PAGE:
The colors are rich and beautiful and the cinematography is breathtaking. The film is also rich in emotional symbolism that comes to a positive conclusion, although not towards Jesus as the answer, but these characters may have the expectation in finding Him, as they use prayer as their final hope.

Also there are cameo appearances from Bill Murray, Natalie Portman and Anjelica Houston.

The documentary is an entertaining plus to the DVD and the reasons for the script and the painstaking painting of the Darjeeling Limited is explored.

Unfortunately…

I had hoped I could recommend this to a Christian audience on some level, but unfortunately I cannot without compromising my integrity. As one character uttered to the three main guys, “Shame on you.”

In the end, this is an adult film, not a Christian friendly film, and it depends on your taste for quirky, off beat story lines in particular. “The Darjeeling Limited” got everywhere from an A rating from Roger Ebert to a lowly C rating from E! Online’s Alex Markerson.

Violence: Minor / Profanity: Heavy / Sex/Nudity: Heavy

See list of Relevant Issues—questions-and-answers.


Viewer CommentsSend your comments
Negative
Negative—This movie is super boring. I was told it was funny and there was not even a chuckle in this one. The story plot was sensless!

I don’t have much else to say but save your money.
My Ratings: Moral rating: Average / Moviemaking quality: 2½
—Vera Conrad, age 40+
Negative—This movie in its entirety was a big waste of time. From the beginning opening scene on the DVD, 15 minutes was wasted to show how low the one guy’s life is (sorry, I don’t remember the names) as he encounters Natalie Portman and they basically say that they cheated on each other during the time they were gone and then they proceed to what is assumed to be sex. Besides that, the guy himself has been living in a ritzy hotel for many months doing nothing with his life and wasting his time.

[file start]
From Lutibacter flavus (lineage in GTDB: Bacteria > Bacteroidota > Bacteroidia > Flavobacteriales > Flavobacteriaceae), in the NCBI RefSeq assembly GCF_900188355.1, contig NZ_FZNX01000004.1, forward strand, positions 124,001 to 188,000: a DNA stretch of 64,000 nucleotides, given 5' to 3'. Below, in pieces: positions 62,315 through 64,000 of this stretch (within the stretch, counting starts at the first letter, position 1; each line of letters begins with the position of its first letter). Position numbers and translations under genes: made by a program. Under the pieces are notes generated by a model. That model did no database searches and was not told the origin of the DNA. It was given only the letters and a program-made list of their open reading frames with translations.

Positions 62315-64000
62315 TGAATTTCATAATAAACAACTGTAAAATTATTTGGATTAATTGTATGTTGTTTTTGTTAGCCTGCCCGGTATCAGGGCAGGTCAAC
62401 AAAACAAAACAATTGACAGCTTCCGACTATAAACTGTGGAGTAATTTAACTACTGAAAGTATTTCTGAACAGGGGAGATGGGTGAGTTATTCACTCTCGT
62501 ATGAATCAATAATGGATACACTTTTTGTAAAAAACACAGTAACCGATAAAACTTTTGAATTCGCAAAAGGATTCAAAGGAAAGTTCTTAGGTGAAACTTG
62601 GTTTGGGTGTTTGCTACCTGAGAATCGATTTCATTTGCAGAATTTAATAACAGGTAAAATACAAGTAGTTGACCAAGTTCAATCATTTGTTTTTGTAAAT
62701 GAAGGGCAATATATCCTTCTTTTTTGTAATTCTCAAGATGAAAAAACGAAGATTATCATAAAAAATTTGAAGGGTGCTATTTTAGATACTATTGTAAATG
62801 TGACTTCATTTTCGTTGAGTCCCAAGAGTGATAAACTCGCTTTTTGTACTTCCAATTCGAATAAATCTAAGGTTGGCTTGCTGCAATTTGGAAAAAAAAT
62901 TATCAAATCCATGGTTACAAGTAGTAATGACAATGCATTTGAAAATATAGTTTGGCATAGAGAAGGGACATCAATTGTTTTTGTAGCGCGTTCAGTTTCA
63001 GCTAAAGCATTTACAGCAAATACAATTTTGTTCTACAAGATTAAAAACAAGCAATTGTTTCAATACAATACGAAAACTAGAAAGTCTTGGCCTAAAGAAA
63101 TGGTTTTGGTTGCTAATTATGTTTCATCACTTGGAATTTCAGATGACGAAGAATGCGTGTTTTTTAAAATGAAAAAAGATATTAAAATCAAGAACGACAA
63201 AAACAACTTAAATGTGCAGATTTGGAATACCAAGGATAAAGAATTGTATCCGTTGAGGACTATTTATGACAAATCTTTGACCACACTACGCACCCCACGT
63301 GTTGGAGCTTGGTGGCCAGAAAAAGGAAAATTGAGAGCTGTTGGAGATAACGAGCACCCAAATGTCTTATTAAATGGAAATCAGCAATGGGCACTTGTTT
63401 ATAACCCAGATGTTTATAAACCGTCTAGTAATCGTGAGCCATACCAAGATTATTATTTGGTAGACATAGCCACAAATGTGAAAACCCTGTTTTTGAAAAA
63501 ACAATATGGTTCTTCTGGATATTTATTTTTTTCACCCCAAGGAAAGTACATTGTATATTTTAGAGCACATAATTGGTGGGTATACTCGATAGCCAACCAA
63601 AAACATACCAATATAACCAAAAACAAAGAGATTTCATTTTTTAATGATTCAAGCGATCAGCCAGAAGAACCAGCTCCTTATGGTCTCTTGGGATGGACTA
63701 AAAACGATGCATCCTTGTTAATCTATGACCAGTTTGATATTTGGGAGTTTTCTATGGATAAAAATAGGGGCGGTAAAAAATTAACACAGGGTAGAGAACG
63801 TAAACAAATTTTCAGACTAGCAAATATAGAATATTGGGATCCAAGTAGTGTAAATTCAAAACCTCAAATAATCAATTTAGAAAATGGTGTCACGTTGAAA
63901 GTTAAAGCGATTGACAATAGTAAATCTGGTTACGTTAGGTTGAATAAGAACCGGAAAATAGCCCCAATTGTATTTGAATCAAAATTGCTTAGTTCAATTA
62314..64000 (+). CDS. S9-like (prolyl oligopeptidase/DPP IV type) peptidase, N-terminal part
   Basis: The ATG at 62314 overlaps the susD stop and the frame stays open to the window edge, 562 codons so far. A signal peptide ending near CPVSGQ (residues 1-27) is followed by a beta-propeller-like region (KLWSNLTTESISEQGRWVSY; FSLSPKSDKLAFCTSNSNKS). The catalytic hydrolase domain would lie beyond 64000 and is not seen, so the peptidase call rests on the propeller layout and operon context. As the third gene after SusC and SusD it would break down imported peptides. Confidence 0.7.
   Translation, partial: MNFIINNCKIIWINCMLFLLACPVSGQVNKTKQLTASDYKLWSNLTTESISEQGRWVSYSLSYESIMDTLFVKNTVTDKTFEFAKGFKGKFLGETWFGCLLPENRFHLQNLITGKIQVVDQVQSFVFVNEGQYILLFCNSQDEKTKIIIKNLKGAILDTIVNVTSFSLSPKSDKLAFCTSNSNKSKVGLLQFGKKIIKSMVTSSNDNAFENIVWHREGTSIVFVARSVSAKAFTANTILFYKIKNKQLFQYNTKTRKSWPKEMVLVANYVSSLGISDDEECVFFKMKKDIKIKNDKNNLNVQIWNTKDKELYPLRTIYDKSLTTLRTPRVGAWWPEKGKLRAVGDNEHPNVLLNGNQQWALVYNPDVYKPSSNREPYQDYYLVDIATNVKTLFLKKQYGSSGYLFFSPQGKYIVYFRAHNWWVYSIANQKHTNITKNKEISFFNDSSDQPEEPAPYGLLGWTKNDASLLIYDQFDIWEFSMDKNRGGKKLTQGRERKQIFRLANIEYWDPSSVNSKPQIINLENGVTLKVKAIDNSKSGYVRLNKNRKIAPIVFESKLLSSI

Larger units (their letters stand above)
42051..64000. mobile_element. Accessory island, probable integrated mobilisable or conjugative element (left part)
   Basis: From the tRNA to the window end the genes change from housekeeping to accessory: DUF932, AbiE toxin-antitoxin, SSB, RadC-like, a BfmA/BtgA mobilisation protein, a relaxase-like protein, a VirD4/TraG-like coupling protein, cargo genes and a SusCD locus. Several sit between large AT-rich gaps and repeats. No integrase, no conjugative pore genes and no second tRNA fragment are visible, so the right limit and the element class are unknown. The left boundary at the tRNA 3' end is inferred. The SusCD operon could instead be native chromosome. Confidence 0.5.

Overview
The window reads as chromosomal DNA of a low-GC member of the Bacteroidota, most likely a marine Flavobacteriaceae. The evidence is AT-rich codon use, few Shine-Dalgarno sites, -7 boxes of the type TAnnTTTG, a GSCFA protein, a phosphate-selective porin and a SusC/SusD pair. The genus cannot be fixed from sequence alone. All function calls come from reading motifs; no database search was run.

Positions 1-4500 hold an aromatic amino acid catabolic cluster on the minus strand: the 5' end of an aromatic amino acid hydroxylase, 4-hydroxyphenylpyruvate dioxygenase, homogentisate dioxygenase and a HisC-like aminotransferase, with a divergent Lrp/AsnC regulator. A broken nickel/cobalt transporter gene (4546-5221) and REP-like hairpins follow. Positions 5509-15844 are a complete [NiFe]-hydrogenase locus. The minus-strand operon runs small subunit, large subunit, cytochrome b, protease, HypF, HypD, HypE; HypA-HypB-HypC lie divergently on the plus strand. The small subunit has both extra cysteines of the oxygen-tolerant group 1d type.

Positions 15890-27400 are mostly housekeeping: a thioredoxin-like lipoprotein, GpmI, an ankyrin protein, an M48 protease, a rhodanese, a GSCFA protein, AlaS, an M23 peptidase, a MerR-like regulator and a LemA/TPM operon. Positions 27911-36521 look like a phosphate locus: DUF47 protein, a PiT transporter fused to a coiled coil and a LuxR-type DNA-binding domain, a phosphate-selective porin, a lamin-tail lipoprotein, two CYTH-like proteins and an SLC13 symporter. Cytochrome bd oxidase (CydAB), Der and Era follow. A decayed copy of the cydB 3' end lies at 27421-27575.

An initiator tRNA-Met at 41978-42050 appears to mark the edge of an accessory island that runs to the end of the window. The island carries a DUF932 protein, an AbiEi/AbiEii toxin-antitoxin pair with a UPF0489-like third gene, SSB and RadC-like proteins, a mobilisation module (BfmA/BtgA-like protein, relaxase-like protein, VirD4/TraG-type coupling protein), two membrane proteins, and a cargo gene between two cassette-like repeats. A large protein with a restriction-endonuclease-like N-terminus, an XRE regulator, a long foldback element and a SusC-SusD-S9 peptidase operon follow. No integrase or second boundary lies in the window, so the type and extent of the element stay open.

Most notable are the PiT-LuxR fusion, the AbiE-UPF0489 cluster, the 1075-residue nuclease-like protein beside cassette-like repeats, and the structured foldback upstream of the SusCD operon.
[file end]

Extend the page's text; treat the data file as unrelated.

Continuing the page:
Then, the brothers meet and it is indeed a sad state of affairs. Owen Wilson tries to play the cool nature-lover karma guy throughout the movie which is sad and cheesy (somewhat like on Zoolander) while the guy from the Pianist is all serious and trying to decide whether or not to leave his wife after they have a kid which he is not even there for (…???!!!).



With all of that plus the swearing plus their mother who abandons them, the movie portrays nothing but a dysfunctional trio of brothers and their family with no hope or direction. Sure the characters are seen engaging in a culture and the surface of its faith and some good scenery is shown, but overall, I saw no point to the movie—indeed, nothing that would make you say it was worth the time. The film seems to imply that happiness and reconciliation can be found in randomness and random, pointless rituals (i.e. random praying, burying the feathers, etc.) The movie was only slightly entertaining, very ungodly and nothing to be boasted, and the story itself was lacking badly.
My Ratings: Moral rating: Very Offensive / Moviemaking quality: 4
—Joshua Piticaru, age 16
Negative—My main problem with this movie is the rating. It says “R-rated for language.” We’re always told that the burden is on us the viewers if we don’t want to see trash. Okay, well I decided I could tolerate a little bad language, but I certainly wasn’t expecting to see pornography. There was no mention on the DVD jacket that there was nudity or sexuality, and, all of a sudden in this film short before the movie, Natalie Portman takes off her underwear. Granted, I did not see her crotch, for at that time, I was scrambling for the remote and finally got the dang thing off the screen before any major sex happend, but it was about to. I complained to Blockbuster but they told me my only remedy was to complain to the ratings board. To me, there is some sort of falsity in packaging though.
My Ratings: Moral rating: Extremely Offensive / Moviemaking quality: 3½
—Val, age 46
Positive
Positive—This film is very spiritual and about the journey these brothers take. The film focuses upon the brothers search to come together after years of growing apart. The film has strong themes of family, spirituality and redemption running through it. It is a beautifully made film with very moral and heartfelt themes.
My Ratings: Moral rating: Good / Moviemaking quality: 4½
—John, age 27